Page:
SEIU’s Change that Works Iowa campaign has stumbled upon a cute, creative, and timely way to deliver their message for health care reform directly to that state’s senior senator. Now, we know Chuck I’m no NAILGrassley is among national politics’ most active and passionate Twitterers. And so the home-state arm of the labor giant hit pinged the Senate Finance Committee’s ranking Republican with “24 Hours of Health Care” — a full day’s worth of hourly tweets telling the poignant personal stories of Iowans in health care crises.

The format of each tweet-story: a terse recap of the Iowan’s circumstances sent from @CTWIowaSEIU, containing a Bit.ly short link to a fuller version of their personal stories, as posted on the SEIU website. For example:

Robin Van Camp: Pvt insurance wouldn’t cover daughter’s hearing aids, had to dip into 401-K. @ChuckGrassley http://bit.ly/1TEgb

You’ll see in the post that Grassley’s peeps give kudos to CTW. Iowans love Twitter.

Perlmutter first Congressperson to tweet about Holocaust Museum shooting

by Team Politics
June 10th, 2009

From TheHill.com’s excellent Twitter Room, we learn that Rep. Ed Perlmutter (D-CO), is the first lawmaker to tweet a response to today’s Holocaust Museum shooting.

Perlmutter tweeted:

My thoughts are with the families of those killed/injured at the Holocaust Museum today in Washington.

Interesting stuff. We’ll see how the most prolific twitterers on the Hill will respond.

Awwwwkwaaaarrrrrdddd….

by Team Politics
June 10th, 2009

When people say awkward things on Twitter, it’s usually because they’re drunk. John McCain is just awkward in general:

Yikes.

via techPresident.

Dear politicians: try not to say crazy things on video

by Team Politics
June 9th, 2009

Remember this?

So George Allen famously called Jim Webb volunteer S.R. Sidarth “macaca” twice (!) during a campaign event for his failed 2006 US Senate Race in VA. It got all over the internets, and Allen lost the race. Big time.

So now, in Iran, famous nutcase president Mahmoud Ahmadenijad is having a “macaca moment” of his own. Supporters of his opponent, Mir Hossein Mousavi, are circulating a video of the president saying some pretty nutty stuff himself:

In the clip, sent out e-mail and on CDs, Ahmadinejad tells a top cleric, Ayatollah Abdollah Javadi Amoli, that a “light” enveloped him during his address to the U.N. General Assembly and that the crowd stared without blinking during the entire speech.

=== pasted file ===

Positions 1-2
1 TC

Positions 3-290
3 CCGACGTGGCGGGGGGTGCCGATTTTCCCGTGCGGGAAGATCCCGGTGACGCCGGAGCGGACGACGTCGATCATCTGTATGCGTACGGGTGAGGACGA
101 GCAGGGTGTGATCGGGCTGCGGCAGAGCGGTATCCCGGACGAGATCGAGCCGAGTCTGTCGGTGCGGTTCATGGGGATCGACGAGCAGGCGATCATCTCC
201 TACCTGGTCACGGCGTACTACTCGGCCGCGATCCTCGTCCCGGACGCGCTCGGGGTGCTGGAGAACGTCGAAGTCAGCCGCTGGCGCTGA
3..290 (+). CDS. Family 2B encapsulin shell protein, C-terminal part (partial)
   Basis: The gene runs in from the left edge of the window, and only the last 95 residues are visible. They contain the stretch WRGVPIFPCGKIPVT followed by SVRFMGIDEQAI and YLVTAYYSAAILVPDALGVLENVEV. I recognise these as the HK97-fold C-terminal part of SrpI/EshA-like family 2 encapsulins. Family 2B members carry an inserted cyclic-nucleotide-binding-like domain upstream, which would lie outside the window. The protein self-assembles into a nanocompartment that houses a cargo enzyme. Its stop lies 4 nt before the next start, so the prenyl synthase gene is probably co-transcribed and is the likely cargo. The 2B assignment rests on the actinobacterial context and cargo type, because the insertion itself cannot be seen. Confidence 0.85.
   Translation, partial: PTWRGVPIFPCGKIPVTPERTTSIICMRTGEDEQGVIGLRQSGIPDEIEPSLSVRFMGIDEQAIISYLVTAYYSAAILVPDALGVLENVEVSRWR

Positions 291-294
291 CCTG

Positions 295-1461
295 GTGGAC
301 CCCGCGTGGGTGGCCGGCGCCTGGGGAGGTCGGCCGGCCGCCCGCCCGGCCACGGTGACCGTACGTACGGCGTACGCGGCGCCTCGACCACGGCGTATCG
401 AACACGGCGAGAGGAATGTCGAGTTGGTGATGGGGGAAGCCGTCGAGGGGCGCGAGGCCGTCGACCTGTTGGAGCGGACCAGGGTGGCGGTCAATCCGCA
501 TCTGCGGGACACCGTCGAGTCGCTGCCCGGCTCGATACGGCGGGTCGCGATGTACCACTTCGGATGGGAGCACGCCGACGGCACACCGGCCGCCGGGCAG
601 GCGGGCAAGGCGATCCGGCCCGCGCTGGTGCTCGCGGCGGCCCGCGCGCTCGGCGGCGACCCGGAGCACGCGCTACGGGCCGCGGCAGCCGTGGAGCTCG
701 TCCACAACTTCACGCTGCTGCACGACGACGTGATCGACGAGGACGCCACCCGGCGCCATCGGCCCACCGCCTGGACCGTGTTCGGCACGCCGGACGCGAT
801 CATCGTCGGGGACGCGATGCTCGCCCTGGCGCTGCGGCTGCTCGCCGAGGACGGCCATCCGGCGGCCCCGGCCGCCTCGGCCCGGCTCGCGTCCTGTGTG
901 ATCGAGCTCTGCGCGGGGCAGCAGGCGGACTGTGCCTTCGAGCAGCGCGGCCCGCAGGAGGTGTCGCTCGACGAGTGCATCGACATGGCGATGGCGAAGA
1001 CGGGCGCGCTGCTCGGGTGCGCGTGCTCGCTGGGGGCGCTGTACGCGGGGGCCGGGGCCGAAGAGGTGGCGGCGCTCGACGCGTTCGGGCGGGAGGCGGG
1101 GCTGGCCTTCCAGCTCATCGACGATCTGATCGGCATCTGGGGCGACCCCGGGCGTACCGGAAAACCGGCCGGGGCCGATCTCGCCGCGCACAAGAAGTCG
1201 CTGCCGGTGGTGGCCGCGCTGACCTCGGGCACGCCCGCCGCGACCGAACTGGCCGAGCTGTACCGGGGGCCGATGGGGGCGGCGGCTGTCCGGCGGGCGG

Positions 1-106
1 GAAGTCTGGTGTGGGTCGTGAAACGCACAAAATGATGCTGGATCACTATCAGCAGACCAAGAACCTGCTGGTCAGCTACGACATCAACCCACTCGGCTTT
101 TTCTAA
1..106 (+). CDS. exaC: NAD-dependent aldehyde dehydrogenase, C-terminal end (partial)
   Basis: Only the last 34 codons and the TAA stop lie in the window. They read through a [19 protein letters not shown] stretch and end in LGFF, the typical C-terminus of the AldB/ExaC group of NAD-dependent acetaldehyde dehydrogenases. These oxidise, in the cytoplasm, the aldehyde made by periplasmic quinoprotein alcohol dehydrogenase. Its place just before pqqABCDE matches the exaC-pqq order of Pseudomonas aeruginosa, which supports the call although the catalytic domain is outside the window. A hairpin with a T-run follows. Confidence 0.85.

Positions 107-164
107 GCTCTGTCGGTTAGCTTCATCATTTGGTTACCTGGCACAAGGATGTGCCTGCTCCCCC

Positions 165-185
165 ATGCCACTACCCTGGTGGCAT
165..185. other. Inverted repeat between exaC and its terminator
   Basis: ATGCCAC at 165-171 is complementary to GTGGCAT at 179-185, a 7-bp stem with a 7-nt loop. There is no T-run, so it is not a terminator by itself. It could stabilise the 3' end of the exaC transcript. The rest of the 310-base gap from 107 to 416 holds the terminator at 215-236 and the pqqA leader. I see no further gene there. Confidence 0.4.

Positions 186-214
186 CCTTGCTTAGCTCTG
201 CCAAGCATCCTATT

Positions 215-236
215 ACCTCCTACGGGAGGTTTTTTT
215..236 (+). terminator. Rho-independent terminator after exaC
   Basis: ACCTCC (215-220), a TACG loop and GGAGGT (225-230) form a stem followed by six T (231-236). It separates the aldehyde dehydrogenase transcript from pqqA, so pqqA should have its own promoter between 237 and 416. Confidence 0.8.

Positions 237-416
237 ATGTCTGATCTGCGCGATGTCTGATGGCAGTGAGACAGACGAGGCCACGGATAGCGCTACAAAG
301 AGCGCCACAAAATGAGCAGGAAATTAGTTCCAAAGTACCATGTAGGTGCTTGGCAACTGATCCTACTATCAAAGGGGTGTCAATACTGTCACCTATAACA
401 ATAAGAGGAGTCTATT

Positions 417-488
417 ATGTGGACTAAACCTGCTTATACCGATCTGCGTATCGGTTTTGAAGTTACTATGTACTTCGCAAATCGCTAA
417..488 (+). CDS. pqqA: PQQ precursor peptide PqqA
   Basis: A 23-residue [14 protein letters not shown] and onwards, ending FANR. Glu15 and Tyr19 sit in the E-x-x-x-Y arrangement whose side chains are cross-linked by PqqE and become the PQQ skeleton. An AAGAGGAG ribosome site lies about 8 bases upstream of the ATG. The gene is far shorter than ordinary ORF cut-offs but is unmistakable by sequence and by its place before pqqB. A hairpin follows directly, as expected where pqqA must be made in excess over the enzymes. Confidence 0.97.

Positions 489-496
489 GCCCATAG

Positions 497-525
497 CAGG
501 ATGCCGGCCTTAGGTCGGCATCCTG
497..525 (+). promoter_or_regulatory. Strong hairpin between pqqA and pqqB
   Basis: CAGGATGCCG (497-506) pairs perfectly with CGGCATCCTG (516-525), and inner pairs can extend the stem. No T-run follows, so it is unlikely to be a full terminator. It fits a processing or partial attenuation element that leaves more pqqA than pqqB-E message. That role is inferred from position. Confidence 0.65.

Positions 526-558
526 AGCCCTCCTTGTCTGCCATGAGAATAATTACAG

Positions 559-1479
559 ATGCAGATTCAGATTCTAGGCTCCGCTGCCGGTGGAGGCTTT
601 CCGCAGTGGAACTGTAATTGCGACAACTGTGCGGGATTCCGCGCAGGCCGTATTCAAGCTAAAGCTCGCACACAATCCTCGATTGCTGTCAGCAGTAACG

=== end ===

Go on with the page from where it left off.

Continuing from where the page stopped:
“A member of the (Iranian) delegation told me, ‘I saw a light that surrounded you,’” Ahmadinejad said. “I sensed it myself too … I felt the atmosphere changed. All leaders in audience didn’t blink for 27, 28 minutes. I’m not exaggerating when I’m saying they didn’t blink. Everybody had been astonished … they had opened their eyes and ears to see what is the message from the Islamic Republic.”

The clip was released after Ahmadinejad on Saturday denied making the comment.

Now, since we’re talking about Iran, we may have to wait a while before we see the video on YouTube, but still. You can’t deny this stuff anymore. Everyone has a camera on you at all times. Mind your P’s and Q’s, wacko/racist politicians, or you might never get elected again.

Sotomayor personality art goes viral-ish

by Team Politics
June 8th, 2009

I won’t say that this is truly viral, as it’s from an advocacy org (Presente), but it’s definitely an example of Organizing for America’s Sotomayor personality campaign getting mind-traction.

Nice, huh? I’ll be interested to see whether other groups/individuals pick up this iconography in the next few months.

The image on Flickr.

The artist’s website.

Thanks, techPresident!

NYT’s “media blog” far from comprehensive

by Team Politics
June 8th, 2009

First things first: The New York Times’ “media blog,” The Media Decoder, isn’t really a blog at all, but rather a vehicle with which the Times links to its own articles. That said, I thought I’d have a look and see what percentage of the “media decoding” is related to online media, the internet, this “Twitter” thing I keep hearing about, etc. So I did an unscientific survey.

In the last week, The Media Decoder has published 22 posts. Of those posts, 4 were about the internet in some way (one was a programming note about the blog itself, two were links contained in “Speed Read” link-aggregation posts to stories in the Times, and one was an “end of a media era”-type piece).

So that’s…18%? And I’m being generous.